It is home to two important monasteries, Suso and Yuso, both UNESCO World Heritage Sites. Suso, carved into the mountain to guard the cave where the holy hermit dwelt, is hidden from view and can be accessed by shuttle from the valley floor. In addition to its connection with San Millan, it was here that the Spanish language originated, as monks recorded the first written words in both the Castillian and Basque languages.

The second monastery, Yuso, dominates the valley below. Founded in the 11th century, it now houses the relics of the saint. Visitors will marvel at the magnificent Gothic cloister and the exceptional collection of ivory figures that depict scenes from the life of San Millan.

Perhaps of even more historical significance is the 11th-century town of Santo Domingo de la Calzada. A major station on the Way of St. James, the road to Spain’s most revered shrine, Santiago de Compostela, the town grew up around an inn built by St. Dominic (Santo Domingo) to shelter and feed pilgrims en route to the shrine. Today’s pilgrims — otherwise known as tourists — can still find food and lodging in this medieval treasure that faces the town’s square.

Directly across from the inn is the Gothic cathedral, site of one of the venerable saint’s miracles. As the story goes, a chaste young pilgrim, on his way to the shrine at Santiago de Compostela, attracted the attention of a lusty serving girl at the inn. Angered when he rebuffed her advances, she planted a silver goblet among his possessions and betrayed him to the local official.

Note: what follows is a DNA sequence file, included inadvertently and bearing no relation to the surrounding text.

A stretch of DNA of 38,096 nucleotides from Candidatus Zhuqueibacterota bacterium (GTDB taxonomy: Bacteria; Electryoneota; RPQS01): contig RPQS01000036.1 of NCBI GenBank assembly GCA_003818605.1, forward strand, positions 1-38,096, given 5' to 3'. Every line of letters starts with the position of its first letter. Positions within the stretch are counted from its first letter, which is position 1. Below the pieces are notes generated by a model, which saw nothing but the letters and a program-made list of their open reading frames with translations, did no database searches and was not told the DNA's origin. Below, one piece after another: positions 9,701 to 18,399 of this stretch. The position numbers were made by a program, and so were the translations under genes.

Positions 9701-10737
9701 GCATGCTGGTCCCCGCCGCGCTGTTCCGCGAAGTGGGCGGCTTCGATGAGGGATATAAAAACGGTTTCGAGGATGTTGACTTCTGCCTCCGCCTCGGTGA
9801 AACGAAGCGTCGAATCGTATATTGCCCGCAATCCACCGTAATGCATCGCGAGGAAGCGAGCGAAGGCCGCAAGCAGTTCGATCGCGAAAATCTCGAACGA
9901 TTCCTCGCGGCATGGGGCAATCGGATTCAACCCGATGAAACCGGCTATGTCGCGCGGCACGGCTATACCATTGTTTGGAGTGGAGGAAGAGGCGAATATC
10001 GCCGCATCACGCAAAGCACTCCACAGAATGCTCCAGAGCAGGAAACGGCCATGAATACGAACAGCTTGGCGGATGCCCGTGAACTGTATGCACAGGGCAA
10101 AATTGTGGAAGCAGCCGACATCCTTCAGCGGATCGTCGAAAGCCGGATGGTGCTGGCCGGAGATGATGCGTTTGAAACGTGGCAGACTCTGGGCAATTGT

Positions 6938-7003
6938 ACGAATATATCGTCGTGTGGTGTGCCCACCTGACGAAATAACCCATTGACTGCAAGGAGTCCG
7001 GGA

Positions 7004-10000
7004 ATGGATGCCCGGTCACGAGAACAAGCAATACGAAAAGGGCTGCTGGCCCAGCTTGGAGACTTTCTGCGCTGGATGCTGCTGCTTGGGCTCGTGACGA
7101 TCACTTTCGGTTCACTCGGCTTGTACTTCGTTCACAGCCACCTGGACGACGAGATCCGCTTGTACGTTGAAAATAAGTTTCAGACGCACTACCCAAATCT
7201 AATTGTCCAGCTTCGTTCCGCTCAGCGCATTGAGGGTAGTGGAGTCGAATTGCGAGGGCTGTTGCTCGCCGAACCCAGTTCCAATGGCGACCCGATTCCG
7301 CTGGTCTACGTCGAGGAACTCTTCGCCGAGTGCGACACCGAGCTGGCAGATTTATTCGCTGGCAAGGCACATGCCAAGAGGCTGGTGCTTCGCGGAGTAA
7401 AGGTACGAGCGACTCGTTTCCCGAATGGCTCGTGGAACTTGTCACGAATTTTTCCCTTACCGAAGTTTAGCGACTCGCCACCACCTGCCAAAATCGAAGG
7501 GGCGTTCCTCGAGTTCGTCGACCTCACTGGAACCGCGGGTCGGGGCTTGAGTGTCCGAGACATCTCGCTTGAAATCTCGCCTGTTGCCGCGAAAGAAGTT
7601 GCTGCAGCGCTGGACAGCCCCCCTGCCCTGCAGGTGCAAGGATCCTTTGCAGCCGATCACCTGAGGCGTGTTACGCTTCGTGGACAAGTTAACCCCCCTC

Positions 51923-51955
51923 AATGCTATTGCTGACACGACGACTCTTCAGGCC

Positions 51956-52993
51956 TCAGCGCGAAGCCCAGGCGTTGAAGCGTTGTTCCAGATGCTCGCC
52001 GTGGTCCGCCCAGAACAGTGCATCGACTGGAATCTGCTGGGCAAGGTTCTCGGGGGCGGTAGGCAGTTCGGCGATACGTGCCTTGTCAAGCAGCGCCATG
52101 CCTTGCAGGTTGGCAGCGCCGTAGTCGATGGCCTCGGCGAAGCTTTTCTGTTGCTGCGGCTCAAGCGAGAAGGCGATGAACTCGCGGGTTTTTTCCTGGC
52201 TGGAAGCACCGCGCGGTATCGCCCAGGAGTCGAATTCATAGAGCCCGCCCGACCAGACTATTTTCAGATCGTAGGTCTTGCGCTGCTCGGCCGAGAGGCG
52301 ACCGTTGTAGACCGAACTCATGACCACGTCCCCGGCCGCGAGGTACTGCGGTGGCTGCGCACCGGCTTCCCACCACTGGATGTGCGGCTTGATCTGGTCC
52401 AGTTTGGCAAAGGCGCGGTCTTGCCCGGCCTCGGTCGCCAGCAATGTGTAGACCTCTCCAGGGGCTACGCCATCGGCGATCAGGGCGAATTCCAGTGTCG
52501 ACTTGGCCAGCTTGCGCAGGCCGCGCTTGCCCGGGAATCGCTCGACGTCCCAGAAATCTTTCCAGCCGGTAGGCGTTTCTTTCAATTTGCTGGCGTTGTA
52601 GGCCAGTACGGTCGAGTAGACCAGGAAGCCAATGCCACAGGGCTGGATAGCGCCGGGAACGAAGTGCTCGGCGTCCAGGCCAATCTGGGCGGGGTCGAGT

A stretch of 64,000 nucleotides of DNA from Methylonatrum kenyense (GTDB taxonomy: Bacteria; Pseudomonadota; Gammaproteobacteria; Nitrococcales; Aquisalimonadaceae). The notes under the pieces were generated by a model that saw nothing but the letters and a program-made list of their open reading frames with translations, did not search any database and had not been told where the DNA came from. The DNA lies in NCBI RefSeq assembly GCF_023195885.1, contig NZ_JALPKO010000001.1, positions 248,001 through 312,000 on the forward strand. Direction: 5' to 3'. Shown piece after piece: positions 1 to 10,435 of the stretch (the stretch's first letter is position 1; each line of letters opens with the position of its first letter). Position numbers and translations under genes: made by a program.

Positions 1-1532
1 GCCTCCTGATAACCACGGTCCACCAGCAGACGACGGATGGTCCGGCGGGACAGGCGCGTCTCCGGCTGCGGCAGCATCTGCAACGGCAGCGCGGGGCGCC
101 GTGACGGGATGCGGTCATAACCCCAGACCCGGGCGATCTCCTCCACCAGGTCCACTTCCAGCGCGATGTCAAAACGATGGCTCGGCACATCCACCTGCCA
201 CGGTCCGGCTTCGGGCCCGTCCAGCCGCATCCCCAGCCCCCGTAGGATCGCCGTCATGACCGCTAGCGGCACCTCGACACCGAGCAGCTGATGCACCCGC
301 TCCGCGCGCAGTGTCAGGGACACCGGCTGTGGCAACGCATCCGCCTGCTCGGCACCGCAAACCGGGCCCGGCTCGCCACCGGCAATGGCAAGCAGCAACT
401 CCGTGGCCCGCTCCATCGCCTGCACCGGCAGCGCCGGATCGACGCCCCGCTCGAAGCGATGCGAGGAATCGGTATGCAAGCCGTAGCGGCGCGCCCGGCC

As the punishment for theft was death, the innocent pilgrim was hanged. When his grieving parents arrived at the gallows, however, they found him very much alive, proclaiming that Santo Domingo, knowing of his innocence, had saved his life. Overjoyed, they rushed to the house of the official, who was just sitting down to dinner, to inform him of the miracle they had witnessed.

Incredulous, the official scornfully replied that the young pilgrim was as alive as the roast cock and hen he was about to partake of, whereupon the two birds leapt from the plate and began crowing and clucking.

To this day, a live rooster and hen are kept inside the cathedral as a testament to the power of miracles.

Staying in Spain’s historic paradors

It may seem like something out of a romance novel to sleep in a medieval castle or a stately palace, or take lodging in a cloistered abbey, where ghostly Gregorian chants echo your footsteps, but visitors to Spain find it easily accomplished.

The government operates a network of 94 paradors throughout the country — guest accommodations in some of Spain’s most historically significant buildings, from mansions to monasteries. The La Rioja region has two of the most exquisite of these historic jewels — the aforementioned Santo Domingo de la Calzada in the town of the same name and Parador De Argomaniz in the hamlet of Argomaniz.

At the former, you can feel the presence of the 12th-century pilgrims who first received hospitality from Santo Domingo, while at the latter, you can sleep in a splendid Renaissance palace where Napoleon Bonaparte regrouped before attacking the nearby town of Vitoria during the Peninsular Wars.

In La Rioja, it appears, besides walking in the footsteps of those who helped shape Spain’s history, you can sleep in their beds.

And you can always get a good bottle of wine as well.

If you go

La Rioja